If your goal is to build a new protocol, start from the end goal—internet-scale protocol like DNS, HTTP, SMTP—and work backwards.
A protocol is only as good as the number of independent and thriving clients, applications and businesses on it. A protocol with a lot of users but one dominant client is just an app with open APIs (for the time being). Practical alternative clients—not theoretical—matter for exit with interoperability.
Developers care far more about addressable quality daily active users (qDAUs) more than tech stack. A protocol with a lot of quality qDAUs and slightly worse technology will likely attract more developers than a protocol with better technology but few qDAUs. Quality defined as not bots or accounts that sign up and immediately churn (creating a ghost town effect).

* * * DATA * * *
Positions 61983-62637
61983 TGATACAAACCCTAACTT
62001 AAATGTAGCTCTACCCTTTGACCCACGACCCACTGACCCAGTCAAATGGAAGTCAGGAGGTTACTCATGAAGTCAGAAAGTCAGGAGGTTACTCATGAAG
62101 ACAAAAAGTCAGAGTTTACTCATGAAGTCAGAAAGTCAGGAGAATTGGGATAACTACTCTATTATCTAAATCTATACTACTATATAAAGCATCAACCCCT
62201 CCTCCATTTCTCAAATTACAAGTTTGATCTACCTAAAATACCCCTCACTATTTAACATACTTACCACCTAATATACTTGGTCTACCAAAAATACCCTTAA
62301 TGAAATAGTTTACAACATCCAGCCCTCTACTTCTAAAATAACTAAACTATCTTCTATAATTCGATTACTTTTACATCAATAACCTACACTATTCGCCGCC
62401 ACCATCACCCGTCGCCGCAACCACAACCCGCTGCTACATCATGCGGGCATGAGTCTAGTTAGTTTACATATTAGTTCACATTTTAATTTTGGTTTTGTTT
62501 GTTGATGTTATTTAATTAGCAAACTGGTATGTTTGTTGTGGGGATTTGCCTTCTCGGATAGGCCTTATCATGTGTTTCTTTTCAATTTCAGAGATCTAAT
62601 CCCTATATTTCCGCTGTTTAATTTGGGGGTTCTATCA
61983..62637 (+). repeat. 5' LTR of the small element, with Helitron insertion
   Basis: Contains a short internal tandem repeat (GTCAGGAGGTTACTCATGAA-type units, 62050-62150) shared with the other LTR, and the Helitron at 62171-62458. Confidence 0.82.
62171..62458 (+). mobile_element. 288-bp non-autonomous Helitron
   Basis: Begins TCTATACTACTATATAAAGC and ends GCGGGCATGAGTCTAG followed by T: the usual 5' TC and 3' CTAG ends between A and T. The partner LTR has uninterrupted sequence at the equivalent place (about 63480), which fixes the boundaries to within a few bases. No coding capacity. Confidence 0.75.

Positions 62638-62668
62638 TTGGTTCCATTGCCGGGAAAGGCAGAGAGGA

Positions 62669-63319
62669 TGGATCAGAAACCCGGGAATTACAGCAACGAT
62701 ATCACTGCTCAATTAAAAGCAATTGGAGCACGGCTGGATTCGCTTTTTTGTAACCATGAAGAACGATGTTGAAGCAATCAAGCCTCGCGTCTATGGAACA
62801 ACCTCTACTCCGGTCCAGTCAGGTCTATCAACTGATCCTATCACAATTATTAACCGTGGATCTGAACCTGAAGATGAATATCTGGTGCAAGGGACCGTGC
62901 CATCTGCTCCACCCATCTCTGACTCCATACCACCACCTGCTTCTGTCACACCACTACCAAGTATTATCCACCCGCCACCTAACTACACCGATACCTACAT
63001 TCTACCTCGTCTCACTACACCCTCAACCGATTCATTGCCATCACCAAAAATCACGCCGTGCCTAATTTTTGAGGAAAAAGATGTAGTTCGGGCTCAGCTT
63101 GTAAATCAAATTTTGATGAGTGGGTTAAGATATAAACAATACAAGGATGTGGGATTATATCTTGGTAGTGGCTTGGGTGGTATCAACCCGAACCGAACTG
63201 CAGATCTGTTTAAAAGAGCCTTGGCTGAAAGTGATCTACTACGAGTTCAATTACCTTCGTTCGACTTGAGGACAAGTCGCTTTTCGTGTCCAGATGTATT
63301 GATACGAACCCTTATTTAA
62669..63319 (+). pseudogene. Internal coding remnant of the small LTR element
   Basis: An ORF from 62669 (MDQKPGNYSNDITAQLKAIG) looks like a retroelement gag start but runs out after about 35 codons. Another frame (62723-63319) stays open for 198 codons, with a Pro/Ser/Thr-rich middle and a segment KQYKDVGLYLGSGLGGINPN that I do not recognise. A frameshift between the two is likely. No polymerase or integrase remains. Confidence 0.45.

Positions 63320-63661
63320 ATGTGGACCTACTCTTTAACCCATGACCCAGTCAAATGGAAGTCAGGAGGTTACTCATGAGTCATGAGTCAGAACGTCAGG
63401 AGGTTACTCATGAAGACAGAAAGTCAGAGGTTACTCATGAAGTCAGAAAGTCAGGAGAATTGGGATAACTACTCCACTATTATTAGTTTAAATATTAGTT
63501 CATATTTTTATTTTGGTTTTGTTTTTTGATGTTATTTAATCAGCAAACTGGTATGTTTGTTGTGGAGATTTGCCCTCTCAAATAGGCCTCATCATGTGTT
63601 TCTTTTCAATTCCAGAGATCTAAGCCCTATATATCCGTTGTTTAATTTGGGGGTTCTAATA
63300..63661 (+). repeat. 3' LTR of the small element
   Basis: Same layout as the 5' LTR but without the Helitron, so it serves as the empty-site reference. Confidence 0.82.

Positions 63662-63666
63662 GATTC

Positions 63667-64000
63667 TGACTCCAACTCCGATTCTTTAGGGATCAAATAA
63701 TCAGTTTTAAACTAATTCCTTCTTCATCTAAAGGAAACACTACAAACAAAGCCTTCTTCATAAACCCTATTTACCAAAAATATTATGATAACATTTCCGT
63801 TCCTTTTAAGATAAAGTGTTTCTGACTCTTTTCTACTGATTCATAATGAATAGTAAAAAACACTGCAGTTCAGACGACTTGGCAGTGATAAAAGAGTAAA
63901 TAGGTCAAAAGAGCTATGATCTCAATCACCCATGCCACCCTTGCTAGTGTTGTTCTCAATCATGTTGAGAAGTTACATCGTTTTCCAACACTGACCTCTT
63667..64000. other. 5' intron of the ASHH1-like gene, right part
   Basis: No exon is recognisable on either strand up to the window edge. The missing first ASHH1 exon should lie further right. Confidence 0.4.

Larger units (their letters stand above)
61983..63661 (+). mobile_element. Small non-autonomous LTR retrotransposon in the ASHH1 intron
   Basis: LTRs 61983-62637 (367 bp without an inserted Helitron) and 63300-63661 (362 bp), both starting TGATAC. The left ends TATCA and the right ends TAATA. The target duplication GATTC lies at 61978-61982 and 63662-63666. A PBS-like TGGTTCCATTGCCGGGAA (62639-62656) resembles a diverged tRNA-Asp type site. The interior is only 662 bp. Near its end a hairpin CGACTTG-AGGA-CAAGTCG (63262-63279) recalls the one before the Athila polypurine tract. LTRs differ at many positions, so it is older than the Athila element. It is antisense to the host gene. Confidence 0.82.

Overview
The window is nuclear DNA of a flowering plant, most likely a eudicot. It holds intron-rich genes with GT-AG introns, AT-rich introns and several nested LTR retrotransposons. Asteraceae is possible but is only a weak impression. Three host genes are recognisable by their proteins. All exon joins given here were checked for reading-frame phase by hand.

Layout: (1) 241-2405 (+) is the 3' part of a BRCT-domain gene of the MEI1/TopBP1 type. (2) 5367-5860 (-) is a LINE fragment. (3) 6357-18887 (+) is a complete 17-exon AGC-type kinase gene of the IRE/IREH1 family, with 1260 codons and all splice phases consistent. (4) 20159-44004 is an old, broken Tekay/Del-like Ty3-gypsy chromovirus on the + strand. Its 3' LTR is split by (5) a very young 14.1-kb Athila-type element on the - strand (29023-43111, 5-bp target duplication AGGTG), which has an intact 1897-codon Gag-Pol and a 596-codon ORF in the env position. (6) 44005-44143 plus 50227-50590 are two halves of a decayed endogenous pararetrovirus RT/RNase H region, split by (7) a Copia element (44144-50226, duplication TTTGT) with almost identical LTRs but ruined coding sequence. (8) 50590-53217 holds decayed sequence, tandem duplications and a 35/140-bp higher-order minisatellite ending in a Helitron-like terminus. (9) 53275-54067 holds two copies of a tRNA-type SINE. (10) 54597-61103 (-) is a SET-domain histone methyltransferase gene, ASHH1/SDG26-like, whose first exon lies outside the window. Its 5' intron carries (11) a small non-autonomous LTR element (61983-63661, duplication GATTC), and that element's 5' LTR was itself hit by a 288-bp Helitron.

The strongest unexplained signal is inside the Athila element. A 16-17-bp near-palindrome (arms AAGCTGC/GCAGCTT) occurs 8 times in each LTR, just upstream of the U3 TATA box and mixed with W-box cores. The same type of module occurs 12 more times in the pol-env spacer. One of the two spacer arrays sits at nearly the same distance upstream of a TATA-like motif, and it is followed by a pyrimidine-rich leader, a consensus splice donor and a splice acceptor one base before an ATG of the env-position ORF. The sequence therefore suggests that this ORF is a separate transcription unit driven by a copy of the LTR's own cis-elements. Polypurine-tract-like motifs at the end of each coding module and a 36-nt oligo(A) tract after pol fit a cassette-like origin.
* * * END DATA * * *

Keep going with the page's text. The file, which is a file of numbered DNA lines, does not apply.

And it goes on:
Users don’t use protocols, they use apps. So if your goal is to build a protocol, you should build the initial app that’s high quality enough to earn the attention of enough qDAUs that developers start finding building on the protocol interesting.
Lastly, it’s easy for people to fall into the Field of Dreams fallacy for protocols — “if you build it, they will come”. Can’t expect others to spend the time and effort to build high quality products if you’re not willing to do it yourself.
First published on October 14, 2022